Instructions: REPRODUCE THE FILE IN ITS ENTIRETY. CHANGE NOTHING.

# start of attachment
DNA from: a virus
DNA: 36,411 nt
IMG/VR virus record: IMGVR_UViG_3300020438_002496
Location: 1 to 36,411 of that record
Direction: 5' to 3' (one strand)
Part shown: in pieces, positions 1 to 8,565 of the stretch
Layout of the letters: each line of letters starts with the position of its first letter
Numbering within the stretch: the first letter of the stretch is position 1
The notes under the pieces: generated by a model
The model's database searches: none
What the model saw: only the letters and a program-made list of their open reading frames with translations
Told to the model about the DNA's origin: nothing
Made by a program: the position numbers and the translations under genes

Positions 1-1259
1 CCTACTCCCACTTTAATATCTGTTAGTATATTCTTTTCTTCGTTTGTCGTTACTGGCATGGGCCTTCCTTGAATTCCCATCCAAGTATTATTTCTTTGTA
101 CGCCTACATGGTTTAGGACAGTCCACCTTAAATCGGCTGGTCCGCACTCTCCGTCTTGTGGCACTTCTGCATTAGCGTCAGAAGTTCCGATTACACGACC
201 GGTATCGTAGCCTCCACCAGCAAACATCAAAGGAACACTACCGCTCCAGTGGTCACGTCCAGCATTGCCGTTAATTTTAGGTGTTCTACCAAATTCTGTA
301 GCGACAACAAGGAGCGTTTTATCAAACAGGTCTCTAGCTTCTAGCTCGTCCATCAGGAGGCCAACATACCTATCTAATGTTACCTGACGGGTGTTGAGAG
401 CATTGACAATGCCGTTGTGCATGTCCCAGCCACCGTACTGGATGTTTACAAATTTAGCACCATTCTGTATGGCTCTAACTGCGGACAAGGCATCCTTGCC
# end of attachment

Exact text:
DNA from: a virus
DNA: 36,411 nt
IMG/VR virus record: IMGVR_UViG_3300020438_002496
Location: 1 to 36,411 of that record
Direction: 5' to 3' (one strand)
Part shown: in pieces, positions 1 to 8,565 of the stretch
Layout of the letters: each line of letters starts with the position of its first letter
Numbering within the stretch: the first letter of the stretch is position 1
The notes under the pieces: generated by a model
The model's database searches: none
What the model saw: only the letters and a program-made list of their open reading frames with translations
Told to the model about the DNA's origin: nothing
Made by a program: the position numbers and the translations under genes

Positions 1-1259
1 CCTACTCCCACTTTAATATCTGTTAGTATATTCTTTTCTTCGTTTGTCGTTACTGGCATGGGCCTTCCTTGAATTCCCATCCAAGTATTATTTCTTTGTA
101 CGCCTACATGGTTTAGGACAGTCCACCTTAAATCGGCTGGTCCGCACTCTCCGTCTTGTGGCACTTCTGCATTAGCGTCAGAAGTTCCGATTACACGACC
201 GGTATCGTAGCCTCCACCAGCAAACATCAAAGGAACACTACCGCTCCAGTGGTCACGTCCAGCATTGCCGTTAATTTTAGGTGTTCTACCAAATTCTGTA
301 GCGACAACAAGGAGCGTTTTATCAAACAGGTCTCTAGCTTCTAGCTCGTCCATCAGGAGGCCAACATACCTATCTAATGTTACCTGACGGGTGTTGAGAG
401 CATTGACAATGCCGTTGTGCATGTCCCAGCCACCGTACTGGATGTTTACAAATTTAGCACCATTCTGTATGGCTCTAACTGCGGACAAGGCATCCTTGCC